Woman creates ‘Not Reaching’ pouch to prevent traffic stop deaths

Washington D.C.
(Adobe Stock)

Jackie Carter was stunned after she heard the news that 32-year-old Philando Castile had been killed by a cop while trying to grab his license to show the officer during a traffic stop.

While she didn’t know the Minnesota man personally, the situation hit home with Carter, who at the time in July of 2016, was home with her 30-year-old son celebrating his birthday.

Khloé Kardashian shares insight into Tristan Thompson cheating scandal

Castile didn’t have a chance with officer Jeronimo Yanez, who pulled him over, asked to see his ID then loaded a barrage of bullets into Castille as he tried to get his identification that the officer asked for. Yanez said he though Castile was reaching for a gun. He later said in court, “had no choice,” and that he “thought he was going to die.”

But Castile pleaded before his death that he “wasn’t reaching.”

Those words served as the catalyst for Carter who said: “Someone has got to come up with a solution.”

She then developed the  “Not Reaching!” pouch to help be a visible symbol that holds the documents needed when drivers are pulled over and questioned by authorities, NBC News reports.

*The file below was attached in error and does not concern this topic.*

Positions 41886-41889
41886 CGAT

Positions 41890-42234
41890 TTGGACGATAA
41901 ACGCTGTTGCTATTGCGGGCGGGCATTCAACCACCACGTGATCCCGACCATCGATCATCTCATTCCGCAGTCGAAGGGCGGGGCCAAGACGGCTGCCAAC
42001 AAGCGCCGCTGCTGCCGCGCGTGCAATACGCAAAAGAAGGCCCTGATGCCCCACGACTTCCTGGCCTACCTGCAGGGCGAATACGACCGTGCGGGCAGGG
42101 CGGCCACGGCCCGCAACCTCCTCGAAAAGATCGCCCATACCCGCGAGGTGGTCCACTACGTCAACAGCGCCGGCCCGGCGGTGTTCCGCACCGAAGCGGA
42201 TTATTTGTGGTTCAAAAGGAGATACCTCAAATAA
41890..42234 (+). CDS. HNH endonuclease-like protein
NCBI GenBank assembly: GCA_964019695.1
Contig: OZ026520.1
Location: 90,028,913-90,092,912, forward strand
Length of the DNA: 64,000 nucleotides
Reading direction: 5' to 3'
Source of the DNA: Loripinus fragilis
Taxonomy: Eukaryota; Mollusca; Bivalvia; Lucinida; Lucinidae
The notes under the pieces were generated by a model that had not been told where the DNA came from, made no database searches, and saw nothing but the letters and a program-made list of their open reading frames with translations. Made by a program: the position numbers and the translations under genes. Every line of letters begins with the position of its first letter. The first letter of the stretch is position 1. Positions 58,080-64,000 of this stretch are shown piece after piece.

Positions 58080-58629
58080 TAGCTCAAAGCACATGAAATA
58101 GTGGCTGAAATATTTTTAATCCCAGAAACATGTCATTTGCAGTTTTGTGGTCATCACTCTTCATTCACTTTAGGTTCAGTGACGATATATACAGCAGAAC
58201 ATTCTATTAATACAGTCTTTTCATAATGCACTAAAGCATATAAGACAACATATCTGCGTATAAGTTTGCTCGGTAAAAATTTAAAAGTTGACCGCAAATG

The clear pouch can be attached to the driver’s side vent making it easily accessible and something that can be easily seen.

“I’m more fearful [for my son] in a car here than [when he’s serving] in Afghanistan,” Carter told NBC BLK.

“Anything that you can’t see throws you into that red flag or heightened mode,” said Washington, D.C., police officer Evan Douglas. “But,” he told the outlet, “it should never lead you to just assume that they’re trying to kill you.”

Biden: ‘I take responsibility’ for treatment of Anita Hill during Thomas hearings

Carter’s Not Reaching pouch has been available for the last three years and has sold 1,000 units so far. And it’s a product Valerie Castile, Philando’s mother, strongly supports.

“The murder of my son started with a police stop,” Valerie Castile says.

The pouch she says may have helped her son live.

“Who would think reaching for your wallet would be your demise?” she asked.